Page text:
Theater | I Wanted That Praise: Altar Boyz wants to save your soul with smart satire | Theater | Salt Lake City | Salt Lake City Weekly
Support the Free Press.
Facts matter. Truth matters. Journalism matters.
Salt Lake City Weekly has been Utah's source of independent news and in-depth journalism since 1984.
Donate today to ensure the legacy continues.

Culture » Theater

Theater | I Wanted That Praise: Altar Boyz wants to save your soul with smart satire


My mom always wanted me to be an altar boy. Pretty much every Sunday at Mass, she would nudge me whenever the frocked youths did something cool like swing the censer during the procession, retrieve the hosts in anticipation of the miracle of transubstantiation, or simply stand next to the kindly old monsignor while acting serene. They just looked bored to me, so I would shake my head and return my attention to my hymnal.

Now if any of that is familiar to you, and you are not sensitive to irreverence, Altar Boyz—the Off-Broadway musical-comedy hit currently making its regional theater debut at Park City’s Egyptian Theatre—is for you. Even if some of the terms I used are foreign to you, rest assured, you’ll laugh plenty.

The show is presented as the final stop on a concert tour by a Christian boy band called, yes, the Altar Boyz, with the terminal “z” aptly demonstrating their level of hipness, or at least their ersatz representation of it. They are Matthew, Mark, Luke, Juan and Abraham (Thomas Marcus, Kevin Jordan, Joshua Black, Phillip Lowe and William Richardson, respectively) and they are “Raising the Praise” with all of their songs going out to their Boy, G.O.D. You know, like if N’Sync had originally met in the social hall for coffee and donuts after Mass.

Though the play is a satire, it is not religion itself that’s the primary target of the show’s ridicule. Rather, the targets are the associated trappings thereof, especially where faith meets commerce and its gaudy cousin, pop media. Early in the show, the Boyz’ props start going out not only to the Man Upstairs but also to “The good people at Sony,” with whom the band is involved in a courtship for a record deal.

They have also brought with them on tour the “Soul Sensor DX-12,” a fine Sony product they use to quantify the number of souls in the audience in danger of eternal hellfire at any particular moment. Their goal—and the primary touchstone of the show—is to get the mystical machine to read zero through their special brand of nonthreatening R&B pop magic.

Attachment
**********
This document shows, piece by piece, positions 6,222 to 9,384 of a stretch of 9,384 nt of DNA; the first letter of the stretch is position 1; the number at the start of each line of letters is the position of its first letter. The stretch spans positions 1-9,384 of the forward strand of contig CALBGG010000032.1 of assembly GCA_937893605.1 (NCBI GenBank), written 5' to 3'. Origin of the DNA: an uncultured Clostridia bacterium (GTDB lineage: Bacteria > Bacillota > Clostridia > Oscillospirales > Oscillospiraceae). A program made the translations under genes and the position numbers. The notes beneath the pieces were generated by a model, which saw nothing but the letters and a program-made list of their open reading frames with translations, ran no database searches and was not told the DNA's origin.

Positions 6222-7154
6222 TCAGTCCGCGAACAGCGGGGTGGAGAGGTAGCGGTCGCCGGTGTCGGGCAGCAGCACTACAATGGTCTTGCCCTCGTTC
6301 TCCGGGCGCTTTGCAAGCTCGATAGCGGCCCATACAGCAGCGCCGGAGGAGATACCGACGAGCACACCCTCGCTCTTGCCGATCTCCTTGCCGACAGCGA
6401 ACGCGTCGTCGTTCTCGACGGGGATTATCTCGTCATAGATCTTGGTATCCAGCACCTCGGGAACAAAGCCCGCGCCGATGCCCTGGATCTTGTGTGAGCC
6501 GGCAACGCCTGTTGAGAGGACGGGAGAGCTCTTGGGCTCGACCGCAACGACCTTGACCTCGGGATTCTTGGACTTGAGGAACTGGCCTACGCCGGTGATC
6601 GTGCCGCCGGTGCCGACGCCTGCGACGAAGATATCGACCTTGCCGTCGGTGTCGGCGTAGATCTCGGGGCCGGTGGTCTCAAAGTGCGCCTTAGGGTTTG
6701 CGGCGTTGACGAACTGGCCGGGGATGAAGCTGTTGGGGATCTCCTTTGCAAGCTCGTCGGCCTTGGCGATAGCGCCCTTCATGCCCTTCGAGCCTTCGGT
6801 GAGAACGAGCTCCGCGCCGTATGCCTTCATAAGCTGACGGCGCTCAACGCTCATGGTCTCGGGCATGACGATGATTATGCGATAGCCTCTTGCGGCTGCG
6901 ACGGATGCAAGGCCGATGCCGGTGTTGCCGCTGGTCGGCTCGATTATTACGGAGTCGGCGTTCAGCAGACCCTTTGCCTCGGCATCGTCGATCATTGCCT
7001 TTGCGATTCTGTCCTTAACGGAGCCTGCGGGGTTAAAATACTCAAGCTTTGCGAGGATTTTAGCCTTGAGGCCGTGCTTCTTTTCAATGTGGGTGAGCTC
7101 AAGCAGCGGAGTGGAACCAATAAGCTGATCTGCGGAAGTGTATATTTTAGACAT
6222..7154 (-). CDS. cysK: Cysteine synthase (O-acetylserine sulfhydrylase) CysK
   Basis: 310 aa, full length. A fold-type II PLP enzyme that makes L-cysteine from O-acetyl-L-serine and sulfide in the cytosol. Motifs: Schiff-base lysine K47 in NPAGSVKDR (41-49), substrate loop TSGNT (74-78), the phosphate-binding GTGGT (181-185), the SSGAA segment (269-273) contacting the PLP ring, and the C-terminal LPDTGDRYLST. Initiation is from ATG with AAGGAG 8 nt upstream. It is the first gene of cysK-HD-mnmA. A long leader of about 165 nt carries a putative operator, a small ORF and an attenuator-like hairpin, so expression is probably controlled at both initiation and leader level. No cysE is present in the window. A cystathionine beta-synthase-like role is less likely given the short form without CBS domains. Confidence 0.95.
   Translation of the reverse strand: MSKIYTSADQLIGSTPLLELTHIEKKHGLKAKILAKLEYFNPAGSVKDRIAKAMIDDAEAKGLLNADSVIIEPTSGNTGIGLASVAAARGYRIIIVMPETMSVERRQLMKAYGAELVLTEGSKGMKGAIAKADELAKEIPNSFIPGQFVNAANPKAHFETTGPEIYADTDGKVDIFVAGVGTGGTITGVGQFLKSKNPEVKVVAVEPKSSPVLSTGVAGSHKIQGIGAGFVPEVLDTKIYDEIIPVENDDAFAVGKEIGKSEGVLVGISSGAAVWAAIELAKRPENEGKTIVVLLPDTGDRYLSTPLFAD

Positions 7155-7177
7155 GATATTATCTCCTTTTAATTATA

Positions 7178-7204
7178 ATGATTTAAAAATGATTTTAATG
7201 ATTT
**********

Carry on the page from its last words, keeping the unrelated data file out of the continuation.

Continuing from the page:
The songs themselves are hilarious. Granted, I was raised nominally Catholic, and even did some time at Catholic school. As a result, I find catchy pop songs riddled with tongue-in-cheek biblical references funny. It’s a soft spot for me.

It’s not just the references, but also their presentations that prove hilarious. The odd-man-out in this group is Abraham, the band’s lyricist and—for reasons that are made amusingly clear—its token Jew. He wears a yarmulke while literally singing the praises of Jesus Christ. To me, that’s already funny, but Altar Boyz reaches a higher plane of cleverness when all the other Boyz’ lyrics come from the Gospels, but Abraham is relegated to Old Testament allusions. It’s that kind of attention to detail that elevates the show from being just fun to being actually good.

That’s not to say that there aren’t some bumps in the road. Joshua Black, as Luke, though very good as the band’s resident idiot meathead, is definitely the show’s weak link as a singer. Likewise, Thomas Marcus—as Matthew, the leader of this not-even-slightly-motley-crew—has the pipes, but when he isn’t singing, he leaves one wondering what accent he is trying for, or if he is even trying for an accent at all.

These minor distractions aside, however, ETC has managed to put on a hell of an entertaining show. I laughed, I grooved and, according to the fine folks at Sony, I was even saved. I’m sure there’s a priest or two at my alma mater who would be pleasantly surprised by that.

ALTAR BOYZ Egyptian Theatre Company, 328 Main, Park City, 435-649-9371. June 27–Aug. 1.